"Thank God we drove them out. There is not a single . . . man on British soil today; but at what awful cost. I tried to persuade Sir Phillip to urge the people to remain. But they are mad with fear of the Death, and rage at our enemies. He tells me that the coast cities are packed . . . waiting to be taken across. What will become of England, with none left to rebuild her shattered cities!"
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". . . alone. Only the wild beasts . . . A lion is roaring now beneath the palace windows. I think the people feared the beasts even more than they did the Death. But they are gone, all gone, and to what? How much better conditions will they find on the continent? All gone--only I remain. I promised his majesty, and when he returns he will find that I was true to my trust, for I shall be awaiting him. God save the King!"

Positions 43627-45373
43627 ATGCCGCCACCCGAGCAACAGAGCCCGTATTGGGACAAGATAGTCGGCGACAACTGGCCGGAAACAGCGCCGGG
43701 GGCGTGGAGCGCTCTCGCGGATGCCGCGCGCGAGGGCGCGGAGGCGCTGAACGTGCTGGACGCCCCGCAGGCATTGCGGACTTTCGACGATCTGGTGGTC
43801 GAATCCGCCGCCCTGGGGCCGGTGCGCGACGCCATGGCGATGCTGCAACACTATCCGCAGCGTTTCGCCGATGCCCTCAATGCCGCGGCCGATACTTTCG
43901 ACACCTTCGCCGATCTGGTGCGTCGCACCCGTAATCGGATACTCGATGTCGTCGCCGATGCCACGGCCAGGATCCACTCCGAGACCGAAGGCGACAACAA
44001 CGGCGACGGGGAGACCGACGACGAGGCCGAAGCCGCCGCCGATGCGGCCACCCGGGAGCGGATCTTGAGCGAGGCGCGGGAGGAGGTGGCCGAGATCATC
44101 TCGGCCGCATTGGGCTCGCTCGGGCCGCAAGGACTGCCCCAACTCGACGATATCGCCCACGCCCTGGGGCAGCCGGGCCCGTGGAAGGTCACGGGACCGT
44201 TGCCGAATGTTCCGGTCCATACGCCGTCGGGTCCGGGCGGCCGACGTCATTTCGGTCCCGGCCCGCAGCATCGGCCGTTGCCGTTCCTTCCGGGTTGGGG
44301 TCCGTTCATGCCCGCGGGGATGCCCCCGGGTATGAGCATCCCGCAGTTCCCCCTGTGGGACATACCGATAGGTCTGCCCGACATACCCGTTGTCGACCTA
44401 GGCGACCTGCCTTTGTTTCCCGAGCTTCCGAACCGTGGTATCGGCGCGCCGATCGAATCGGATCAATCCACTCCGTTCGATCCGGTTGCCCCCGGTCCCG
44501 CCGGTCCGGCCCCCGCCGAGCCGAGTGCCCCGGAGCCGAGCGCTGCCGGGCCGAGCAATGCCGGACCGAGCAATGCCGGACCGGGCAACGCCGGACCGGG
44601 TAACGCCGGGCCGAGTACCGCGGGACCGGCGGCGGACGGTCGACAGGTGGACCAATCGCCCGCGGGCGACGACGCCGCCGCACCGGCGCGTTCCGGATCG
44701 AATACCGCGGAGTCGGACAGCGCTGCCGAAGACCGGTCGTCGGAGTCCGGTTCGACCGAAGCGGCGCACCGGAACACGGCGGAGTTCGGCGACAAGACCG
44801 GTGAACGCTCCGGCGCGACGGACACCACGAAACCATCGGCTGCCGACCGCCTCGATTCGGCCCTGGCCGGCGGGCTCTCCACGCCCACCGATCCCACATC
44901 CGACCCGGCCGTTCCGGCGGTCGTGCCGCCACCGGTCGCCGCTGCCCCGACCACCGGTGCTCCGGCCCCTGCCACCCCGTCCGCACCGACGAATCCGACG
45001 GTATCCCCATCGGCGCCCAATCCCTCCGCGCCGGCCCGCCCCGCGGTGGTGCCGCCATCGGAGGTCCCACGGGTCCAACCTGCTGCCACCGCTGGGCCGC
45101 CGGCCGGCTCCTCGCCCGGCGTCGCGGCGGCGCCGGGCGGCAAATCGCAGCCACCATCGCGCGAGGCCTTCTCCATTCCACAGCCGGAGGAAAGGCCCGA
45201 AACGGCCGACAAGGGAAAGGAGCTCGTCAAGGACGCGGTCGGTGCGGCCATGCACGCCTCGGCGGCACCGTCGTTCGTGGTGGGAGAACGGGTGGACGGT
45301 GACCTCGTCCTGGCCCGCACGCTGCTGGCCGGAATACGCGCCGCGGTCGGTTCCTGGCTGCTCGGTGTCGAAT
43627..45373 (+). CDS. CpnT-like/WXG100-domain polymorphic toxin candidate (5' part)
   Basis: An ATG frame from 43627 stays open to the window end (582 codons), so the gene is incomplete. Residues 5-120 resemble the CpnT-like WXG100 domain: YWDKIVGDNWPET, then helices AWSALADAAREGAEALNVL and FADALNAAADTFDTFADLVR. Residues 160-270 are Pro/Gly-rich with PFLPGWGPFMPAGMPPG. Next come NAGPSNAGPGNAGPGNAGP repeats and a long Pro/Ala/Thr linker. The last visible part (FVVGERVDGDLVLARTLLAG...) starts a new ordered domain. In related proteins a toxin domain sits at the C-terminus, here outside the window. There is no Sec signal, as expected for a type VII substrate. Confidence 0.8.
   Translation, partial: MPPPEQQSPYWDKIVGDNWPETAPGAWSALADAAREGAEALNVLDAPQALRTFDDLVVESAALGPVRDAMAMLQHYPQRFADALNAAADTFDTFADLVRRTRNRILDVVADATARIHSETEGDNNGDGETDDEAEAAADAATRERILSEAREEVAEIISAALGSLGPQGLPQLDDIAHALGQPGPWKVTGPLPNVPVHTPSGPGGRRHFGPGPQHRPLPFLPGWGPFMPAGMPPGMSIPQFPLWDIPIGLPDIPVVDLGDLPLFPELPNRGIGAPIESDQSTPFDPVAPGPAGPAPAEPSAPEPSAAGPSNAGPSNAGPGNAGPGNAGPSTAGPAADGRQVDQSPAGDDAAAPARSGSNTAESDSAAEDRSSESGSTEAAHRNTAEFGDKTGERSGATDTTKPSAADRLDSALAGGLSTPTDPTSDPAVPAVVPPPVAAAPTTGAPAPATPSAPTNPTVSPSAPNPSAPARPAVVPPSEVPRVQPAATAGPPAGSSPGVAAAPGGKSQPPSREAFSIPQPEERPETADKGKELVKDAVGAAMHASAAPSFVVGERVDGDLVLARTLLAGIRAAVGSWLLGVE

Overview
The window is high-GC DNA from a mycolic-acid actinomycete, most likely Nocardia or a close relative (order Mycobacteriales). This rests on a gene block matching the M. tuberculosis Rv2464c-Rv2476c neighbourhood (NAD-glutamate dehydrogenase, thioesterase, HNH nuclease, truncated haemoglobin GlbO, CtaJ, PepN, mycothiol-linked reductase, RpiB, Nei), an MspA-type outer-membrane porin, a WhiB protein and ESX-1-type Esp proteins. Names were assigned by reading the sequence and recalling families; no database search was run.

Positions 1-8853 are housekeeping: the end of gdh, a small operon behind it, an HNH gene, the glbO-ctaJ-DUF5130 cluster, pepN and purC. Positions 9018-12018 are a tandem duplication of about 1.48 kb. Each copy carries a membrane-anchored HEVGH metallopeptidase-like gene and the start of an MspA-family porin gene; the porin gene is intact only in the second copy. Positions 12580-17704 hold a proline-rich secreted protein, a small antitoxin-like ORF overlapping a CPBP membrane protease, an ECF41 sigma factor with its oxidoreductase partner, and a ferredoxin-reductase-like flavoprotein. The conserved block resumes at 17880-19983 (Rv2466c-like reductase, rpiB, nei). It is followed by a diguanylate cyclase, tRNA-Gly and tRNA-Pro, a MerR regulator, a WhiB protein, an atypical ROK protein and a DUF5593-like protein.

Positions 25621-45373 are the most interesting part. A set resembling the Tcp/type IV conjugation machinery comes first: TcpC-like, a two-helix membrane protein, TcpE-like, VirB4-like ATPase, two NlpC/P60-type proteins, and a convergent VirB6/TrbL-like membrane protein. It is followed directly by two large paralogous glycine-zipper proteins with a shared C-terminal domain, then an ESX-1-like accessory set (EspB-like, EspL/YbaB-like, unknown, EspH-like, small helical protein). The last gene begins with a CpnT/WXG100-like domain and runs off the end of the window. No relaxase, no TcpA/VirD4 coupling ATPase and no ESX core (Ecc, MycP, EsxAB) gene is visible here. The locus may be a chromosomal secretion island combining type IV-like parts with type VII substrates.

That was all. This brave and forever nameless officer died nobly at his post--true to his country and his king. It was the Death, no doubt, that took him.
Some of the entries had been dated. From the few legible letters and figures which remained I judge the end came some time in August, 1937, but of that I am not at all certain.
The diary has cleared up at least one mystery that had puzzled me not a little, and now I am surprised that I had not guessed its solution myself--the presence of African and Asiatic beasts in England.
Acclimated by years of confinement in the zoological gardens, they were fitted to resume in England the wild existence for which nature had intended them, and once free, had evidently bred prolifically, in marked contrast to the captive exotics of twentieth century Pan-America, which had gradually become fewer until extinction occurred some time during the twenty-first century.
The palace, if such it was, lay not far from the banks of the Thames. The room in which we were imprisoned overlooked the river, and I determined to attempt to escape in this direction.